An added benefit is that the Lee collet die required absolutely no lube. On a FL die, if you don't reduce the friction by some means, bad things can happen. It can pull the neck off center, stretch the neck, and if you hear a screech when your expander pulls back through the case neck, one or more is probably happening.

I also use the collet die for neck sizing and only size the body and move the shoulder back a couple of .001" when chambering starts to get difficult. The Lee collet die does have a learning curve, and if you are unwilling to read and follow the directions, you probably will damage the die.
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Old May 15, 2012, 09:21 PM   #22
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And use the body die first. That way any brass flowed into the neck tends to be flattened on the mandrel, avoiding the formation of the interior donut.

This video on the collet die's effectiveness is a good watch.
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Old May 15, 2012, 09:28 PM   #23
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Will watch the video thanks for the info and explanation as well!
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Old May 15, 2012, 11:33 PM   #24
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One problem, Lee does not make the collet neck sizer die in 338 lapua.
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Old May 16, 2012, 08:50 AM   #25
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No, it's not available off the shelf. You'd have to get it through their custom order form. That takes the "inexpensive" out of it, though if you get a few other .338 Lapua shooters interested, I expect you could get a significant discount for additional copies once their tooling is set up. You'd have to call them. Unfortunately the base of the .338 Lapua is wider than their 0.555" limit for their standard series collet dies, so the large series price has to be paid and that's almost three times higher.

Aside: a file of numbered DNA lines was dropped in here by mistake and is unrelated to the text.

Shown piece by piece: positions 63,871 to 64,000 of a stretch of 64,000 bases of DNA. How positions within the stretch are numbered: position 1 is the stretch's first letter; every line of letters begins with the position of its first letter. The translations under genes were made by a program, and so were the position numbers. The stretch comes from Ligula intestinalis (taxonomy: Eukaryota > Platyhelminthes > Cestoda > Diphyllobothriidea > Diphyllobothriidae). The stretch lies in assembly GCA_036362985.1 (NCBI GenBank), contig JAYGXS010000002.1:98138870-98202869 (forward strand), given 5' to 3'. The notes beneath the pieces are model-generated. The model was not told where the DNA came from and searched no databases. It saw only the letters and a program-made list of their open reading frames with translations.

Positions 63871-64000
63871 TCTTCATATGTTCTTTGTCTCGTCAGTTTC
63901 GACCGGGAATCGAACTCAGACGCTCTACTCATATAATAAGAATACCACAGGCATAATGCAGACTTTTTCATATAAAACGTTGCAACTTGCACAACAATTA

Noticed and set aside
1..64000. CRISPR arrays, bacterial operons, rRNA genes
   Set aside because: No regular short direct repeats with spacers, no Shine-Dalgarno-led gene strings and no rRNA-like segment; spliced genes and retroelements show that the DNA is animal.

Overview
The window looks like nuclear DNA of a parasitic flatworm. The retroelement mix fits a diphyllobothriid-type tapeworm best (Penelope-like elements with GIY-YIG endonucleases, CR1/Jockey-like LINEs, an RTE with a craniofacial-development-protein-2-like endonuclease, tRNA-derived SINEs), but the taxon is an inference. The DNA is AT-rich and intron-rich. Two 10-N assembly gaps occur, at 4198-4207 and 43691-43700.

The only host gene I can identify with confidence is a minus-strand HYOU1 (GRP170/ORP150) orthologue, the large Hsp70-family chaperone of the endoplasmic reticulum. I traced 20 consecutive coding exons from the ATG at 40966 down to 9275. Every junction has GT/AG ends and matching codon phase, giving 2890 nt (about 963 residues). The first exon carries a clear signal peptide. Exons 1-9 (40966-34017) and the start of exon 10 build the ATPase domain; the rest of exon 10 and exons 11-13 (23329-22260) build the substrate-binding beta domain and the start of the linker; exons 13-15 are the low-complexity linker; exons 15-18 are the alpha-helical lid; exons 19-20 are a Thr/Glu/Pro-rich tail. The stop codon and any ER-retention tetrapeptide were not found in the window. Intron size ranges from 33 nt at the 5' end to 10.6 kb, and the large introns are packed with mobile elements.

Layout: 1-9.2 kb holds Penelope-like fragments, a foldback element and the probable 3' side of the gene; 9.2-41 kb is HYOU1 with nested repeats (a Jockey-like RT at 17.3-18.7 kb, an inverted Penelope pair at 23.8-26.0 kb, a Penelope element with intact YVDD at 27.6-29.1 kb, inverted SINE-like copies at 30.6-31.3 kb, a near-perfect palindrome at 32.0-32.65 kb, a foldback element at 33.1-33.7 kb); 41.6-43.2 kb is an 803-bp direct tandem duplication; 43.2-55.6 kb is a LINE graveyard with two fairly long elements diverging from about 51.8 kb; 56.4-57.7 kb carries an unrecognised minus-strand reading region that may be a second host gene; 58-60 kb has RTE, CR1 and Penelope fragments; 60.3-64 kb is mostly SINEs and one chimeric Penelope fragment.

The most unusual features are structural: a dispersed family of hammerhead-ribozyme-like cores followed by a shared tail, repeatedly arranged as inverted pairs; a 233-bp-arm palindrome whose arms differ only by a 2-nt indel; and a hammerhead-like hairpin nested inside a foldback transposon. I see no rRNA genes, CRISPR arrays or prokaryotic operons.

Absent that tool, you can still get a Lee universal decapping die to decap cases separately, or get an undersized Redding expander to hold their decapping pin in place, then use a Redding bushing die with the bushing selected to result in the correct neck ID and without the undersized or absent expander touching the inside of the neck. You then need only to lube the outside of the neck to prevent neck pulling.

A third possibility is to decap separately or put an undersized expander on a standard sizing die, then use a Sinclair mandrel die body and neck expanding mandrel to final size the neck ID. This expands the neck by entering it with a gradual taper and pushing down rather than pulling up. The gradual taper applies less axial force than a typical expander does when pulling up, especially if you get one of the carbide mandrels, and it also puts the case in compression rather than tension during expansion, which is more resistant to the neck tipping off-axis as the applied force then fattens rather than thins the profile. Pulling a standard expander out of a case neck is always just a little like pulling a finger out of a finger handcuff.